Jun 04 2011

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Time in the Woods

Posted at 7:53 am under Blog Post

There are times when I like to stretch my legs and break a good sweat.  Then there are times when I just need a walk in the woods.  The other day was the latter, and it couldn’t have been a better day for it.  Cool, overcast and breezy – ideal weather for walking.

I went to Honey Hollow, a favorite haunt of mine deep in the Green Mountains.  After parking the car, I walked up the narrow dirt road reaching into the woods until I came to a red gate.  On the other side of that gate a jeep track swept down to Preston Brook and disappeared into a clearing with a single wild apple tree in it.  From there I bushwhacked upstream, savoring the lush green vegetation all around me.  At one point I passed through chest-high ferns.  Yeah, rooted things love all the water we’ve gotten lately.

The stream was surprisingly low and clear considering the recent downpours.  I saw two small brook trout dash across a shallow pool and for a moment regretted not bringing my fly rod.  But that’s okay, I told myself.  Sometimes it’s best just to walk the brook.

My dog Matika cavorted all over the place, happy to be running wild after a long stretch of days stuck at home.  I was happy, too.  It’s like that sometimes, now that I’ve gone back to working full-time.  Limited access makes time in the woods that much more precious.

I walked along the brook so slowly and quietly that I spooked a deer resting behind a downed birch.  Matika smelled the creature seconds after it had leaped away.  No contact, though.  The roar of the brook screened predator from prey.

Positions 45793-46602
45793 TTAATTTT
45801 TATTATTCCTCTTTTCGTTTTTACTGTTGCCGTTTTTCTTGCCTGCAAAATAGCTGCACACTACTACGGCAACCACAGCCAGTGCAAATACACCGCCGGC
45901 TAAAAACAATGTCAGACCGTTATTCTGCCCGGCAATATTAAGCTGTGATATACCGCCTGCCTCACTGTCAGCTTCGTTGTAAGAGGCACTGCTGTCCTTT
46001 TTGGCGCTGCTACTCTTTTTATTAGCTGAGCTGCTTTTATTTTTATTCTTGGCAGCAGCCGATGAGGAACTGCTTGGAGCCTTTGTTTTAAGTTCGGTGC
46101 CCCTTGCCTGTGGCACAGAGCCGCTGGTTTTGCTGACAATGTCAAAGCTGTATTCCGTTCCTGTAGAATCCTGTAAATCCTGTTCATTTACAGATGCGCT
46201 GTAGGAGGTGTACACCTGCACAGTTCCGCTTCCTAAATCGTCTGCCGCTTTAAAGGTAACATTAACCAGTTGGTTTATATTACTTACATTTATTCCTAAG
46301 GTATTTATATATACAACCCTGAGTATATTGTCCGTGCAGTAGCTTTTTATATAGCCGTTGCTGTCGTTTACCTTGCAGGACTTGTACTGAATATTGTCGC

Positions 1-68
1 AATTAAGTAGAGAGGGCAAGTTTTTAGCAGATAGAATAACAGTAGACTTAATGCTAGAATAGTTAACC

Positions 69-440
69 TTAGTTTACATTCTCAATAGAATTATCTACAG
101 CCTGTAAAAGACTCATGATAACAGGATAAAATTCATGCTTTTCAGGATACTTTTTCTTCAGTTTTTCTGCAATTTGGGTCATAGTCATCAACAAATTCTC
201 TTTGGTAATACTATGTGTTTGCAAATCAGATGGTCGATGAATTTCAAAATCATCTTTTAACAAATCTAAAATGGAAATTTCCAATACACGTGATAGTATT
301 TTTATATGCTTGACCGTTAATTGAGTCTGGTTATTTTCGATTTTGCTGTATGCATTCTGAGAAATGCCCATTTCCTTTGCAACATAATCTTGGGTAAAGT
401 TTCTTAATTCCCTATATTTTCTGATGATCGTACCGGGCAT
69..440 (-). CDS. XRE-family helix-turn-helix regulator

I marveled at the high-water mark several feet above the quiet stream.  The washed-out banks, woody debris, and other indications of flooding took me somewhat by surprise.  Hard to imagine that much water passing through this little valley.  But wild nature is funny that way.  Its gentle disposition most days belies its latent power.

A couple miles back, I came to a favorite rock next to the brook where I like to sit and meditate.  The mosquitoes were out in force, though, so I didn’t stay there beyond a quick lunch.  I followed a game trail back to the dirt road and walked out as slowly as possible.  This walking reverie was meditation enough.  Not as much as desired, but enough for now.  Then I returned to my car wondering when I’d get back into the woods again.  In due time, I’m sure.


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